Such a problem requires the kind of breathless terrorized, haunted mutterings as has been heard on CNBC in the past week. It would also seem to warrant the finest minds in the nation spending all their time, this past week, devising complicated multi-step plans, in coordination with foreign central banks, sovereign wealth funds, investment houses, and pension funds to pump unheard of billions of dollars into the credit markets to, “unfreeze,” the pipelines of debt creation.

According to Mohamed El-Erian, Pimco Co-CEO and Co-Chief Investment Officer,

“To go back to what Secretary Paulson said about the bazooka in the pocket, firing the bazooka, you need to fire four bazookas simultaneously. The first bazooka is to reliquify the system, and that means putting in funds like the central banks are doing, and cutting interest rates. The second bazooka is to deal not with liquidity, but with capital. The system lacks capital, so it’s to inject capital in some key financial institutions. The third bazooka is to stop the deleveraging, which is buying top-quality, highly-rated securities, and the fourth bazooka is on the regulatory side, to go from a pro-cyclical regulatory risk function to an anti-cyclical regulatory risk response.”

(As an aside, we should note Pimco made billions this week when Washington bailed out AIG. So they have reason to be pleased with Paulson’s approach.)

All told, however, despite being an extremely complex and innovative approach to the current economic problems, Washington is still only trying to compensate for the fact some of us are late with our mortgage payments – and the number of us is growing daily.


You heard correctly.

Three major investment banks, world’s largest 2 mortgage underwriters, the largest insurance company on the planet, and about a dozen banks disappeared because some guy in Orange County, California couldn’t pay his mortgage.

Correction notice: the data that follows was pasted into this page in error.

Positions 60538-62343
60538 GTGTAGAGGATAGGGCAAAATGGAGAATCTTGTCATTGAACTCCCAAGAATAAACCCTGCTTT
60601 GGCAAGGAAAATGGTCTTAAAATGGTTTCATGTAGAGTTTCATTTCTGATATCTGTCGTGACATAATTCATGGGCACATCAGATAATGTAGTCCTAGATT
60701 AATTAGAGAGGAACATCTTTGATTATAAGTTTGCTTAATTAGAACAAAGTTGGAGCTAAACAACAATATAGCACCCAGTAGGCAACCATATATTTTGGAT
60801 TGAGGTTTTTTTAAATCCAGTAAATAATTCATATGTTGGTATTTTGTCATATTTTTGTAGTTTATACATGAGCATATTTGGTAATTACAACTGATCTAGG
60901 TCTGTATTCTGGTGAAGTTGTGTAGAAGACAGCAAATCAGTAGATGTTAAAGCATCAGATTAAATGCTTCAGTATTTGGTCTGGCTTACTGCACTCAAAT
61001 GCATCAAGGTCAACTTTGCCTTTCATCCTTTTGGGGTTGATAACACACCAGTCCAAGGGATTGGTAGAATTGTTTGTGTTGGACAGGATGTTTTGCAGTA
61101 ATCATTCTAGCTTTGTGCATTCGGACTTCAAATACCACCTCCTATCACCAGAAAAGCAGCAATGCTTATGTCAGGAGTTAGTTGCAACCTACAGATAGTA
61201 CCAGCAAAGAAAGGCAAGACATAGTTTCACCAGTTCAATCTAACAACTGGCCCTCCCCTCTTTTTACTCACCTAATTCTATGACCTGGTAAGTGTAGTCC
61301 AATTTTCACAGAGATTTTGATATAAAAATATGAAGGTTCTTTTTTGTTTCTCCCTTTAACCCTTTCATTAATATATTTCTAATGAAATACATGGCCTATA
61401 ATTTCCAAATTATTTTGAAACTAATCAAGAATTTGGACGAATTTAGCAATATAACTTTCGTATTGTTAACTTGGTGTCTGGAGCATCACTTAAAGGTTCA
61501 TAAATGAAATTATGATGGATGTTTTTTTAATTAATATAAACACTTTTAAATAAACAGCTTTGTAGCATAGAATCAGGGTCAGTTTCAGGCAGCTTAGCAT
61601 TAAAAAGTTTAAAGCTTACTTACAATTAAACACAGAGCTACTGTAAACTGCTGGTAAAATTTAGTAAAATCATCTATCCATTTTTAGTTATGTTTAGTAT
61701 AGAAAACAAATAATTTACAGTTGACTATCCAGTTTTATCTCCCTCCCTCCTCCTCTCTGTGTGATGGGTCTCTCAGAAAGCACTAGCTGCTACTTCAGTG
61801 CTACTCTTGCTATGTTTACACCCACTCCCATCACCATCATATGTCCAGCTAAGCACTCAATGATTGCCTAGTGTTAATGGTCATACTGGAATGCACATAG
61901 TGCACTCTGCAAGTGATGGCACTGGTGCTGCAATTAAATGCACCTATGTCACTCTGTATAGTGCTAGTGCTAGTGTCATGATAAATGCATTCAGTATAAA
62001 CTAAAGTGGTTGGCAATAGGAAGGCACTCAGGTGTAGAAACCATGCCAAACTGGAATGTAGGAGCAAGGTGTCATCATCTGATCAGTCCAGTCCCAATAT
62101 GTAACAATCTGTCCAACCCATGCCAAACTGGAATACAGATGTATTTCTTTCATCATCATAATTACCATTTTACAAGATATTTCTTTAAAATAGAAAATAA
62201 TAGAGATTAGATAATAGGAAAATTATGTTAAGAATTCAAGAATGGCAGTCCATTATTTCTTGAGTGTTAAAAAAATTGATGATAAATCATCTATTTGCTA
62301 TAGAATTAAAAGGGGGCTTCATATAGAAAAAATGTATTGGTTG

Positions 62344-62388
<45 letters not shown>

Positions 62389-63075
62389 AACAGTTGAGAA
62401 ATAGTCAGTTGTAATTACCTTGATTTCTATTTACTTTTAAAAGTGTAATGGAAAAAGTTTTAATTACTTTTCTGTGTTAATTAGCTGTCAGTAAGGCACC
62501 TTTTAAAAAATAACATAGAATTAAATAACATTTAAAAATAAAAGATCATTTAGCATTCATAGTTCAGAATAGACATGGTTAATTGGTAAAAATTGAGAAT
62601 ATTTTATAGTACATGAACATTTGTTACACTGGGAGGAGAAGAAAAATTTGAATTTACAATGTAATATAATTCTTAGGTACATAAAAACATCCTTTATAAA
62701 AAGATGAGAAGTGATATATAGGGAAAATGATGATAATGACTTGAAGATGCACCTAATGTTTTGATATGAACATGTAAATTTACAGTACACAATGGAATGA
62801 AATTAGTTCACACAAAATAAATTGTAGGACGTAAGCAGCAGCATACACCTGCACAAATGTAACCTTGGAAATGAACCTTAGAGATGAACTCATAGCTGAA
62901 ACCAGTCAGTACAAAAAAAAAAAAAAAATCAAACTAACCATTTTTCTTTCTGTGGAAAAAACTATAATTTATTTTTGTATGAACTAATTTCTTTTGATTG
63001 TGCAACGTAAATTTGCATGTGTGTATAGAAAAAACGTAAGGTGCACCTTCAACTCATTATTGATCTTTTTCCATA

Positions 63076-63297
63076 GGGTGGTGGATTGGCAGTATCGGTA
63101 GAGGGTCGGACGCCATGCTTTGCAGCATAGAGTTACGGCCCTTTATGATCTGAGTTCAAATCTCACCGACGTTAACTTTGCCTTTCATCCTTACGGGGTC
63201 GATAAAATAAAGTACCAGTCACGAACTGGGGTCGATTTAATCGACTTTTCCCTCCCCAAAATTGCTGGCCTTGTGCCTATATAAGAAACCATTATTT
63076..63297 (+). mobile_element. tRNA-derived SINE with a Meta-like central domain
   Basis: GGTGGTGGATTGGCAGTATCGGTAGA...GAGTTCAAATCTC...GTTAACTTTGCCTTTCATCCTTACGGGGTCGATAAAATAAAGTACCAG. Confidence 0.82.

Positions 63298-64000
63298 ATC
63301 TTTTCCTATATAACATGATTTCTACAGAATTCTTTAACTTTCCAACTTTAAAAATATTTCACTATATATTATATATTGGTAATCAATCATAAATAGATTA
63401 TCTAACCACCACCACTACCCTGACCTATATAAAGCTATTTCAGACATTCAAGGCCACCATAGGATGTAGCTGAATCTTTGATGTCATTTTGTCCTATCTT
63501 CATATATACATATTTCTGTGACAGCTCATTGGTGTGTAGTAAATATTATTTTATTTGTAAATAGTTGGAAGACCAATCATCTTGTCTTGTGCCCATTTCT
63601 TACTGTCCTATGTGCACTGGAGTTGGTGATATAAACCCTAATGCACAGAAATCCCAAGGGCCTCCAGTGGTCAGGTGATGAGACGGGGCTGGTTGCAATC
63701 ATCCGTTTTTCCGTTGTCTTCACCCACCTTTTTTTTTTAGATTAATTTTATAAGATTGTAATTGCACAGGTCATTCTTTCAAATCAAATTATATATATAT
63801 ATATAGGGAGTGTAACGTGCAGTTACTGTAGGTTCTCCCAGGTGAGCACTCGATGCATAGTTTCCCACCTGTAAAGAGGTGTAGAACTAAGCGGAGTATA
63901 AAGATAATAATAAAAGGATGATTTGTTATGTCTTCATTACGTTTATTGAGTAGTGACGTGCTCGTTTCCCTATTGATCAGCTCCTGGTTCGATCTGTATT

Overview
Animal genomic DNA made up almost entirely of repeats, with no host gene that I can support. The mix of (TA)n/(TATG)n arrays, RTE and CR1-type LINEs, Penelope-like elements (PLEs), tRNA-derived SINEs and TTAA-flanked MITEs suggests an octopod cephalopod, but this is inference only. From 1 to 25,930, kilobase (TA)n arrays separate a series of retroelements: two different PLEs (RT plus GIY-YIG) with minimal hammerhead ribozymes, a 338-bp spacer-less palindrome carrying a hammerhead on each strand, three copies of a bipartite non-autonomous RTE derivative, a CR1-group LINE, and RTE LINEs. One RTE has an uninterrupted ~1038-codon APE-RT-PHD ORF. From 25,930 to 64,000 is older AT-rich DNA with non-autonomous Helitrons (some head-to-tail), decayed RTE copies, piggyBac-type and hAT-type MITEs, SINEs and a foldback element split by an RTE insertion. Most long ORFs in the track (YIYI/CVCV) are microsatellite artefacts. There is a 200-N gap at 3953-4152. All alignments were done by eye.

The cost of bailing out the above will be staggering.

“Were the financial crisis to end today, the costs would be painful but manageable, roughly equivalent to the cost of another year in Iraq. Unfortunately, however, the financial crisis is far from over, and it is hard to imagine how the US government is going to succeed in creating a firewall against further contagion without spending five to 10 times more than it has already, that is, an amount closer to $1,000bn-$2,000bn.”

Which got us to thinking: 2 trillion dollars is a lot of money.

That is the about what Washington spends sailing aircraft carrier groups around the Persian Gulf, and other major oil routes, for two solid years.

Or, $13,071, for every American in the labor force.

Or, about 122,963,418 mortgage payments.

Mortgage payments?

Wait a minute. Didn’t all this begin with some guy in Orange County who was late with his mortgage payment? And, in the end, this bailout may cost the equivalent of 123 million mortgage payments?

So, instead of our four bazooka scenario, we could just give that guy in Orange County, and all the other guys and gals who pay taxes in all the other counties in the United States, $13,000 – and the problem would go away without the acrid smell of bazooka rocket metaphors?

And, this could be done without bailing out Wall Street firms stupid enough to get themselves to the edge of bankruptcy – after winning the deregulation for which they lobbied for years?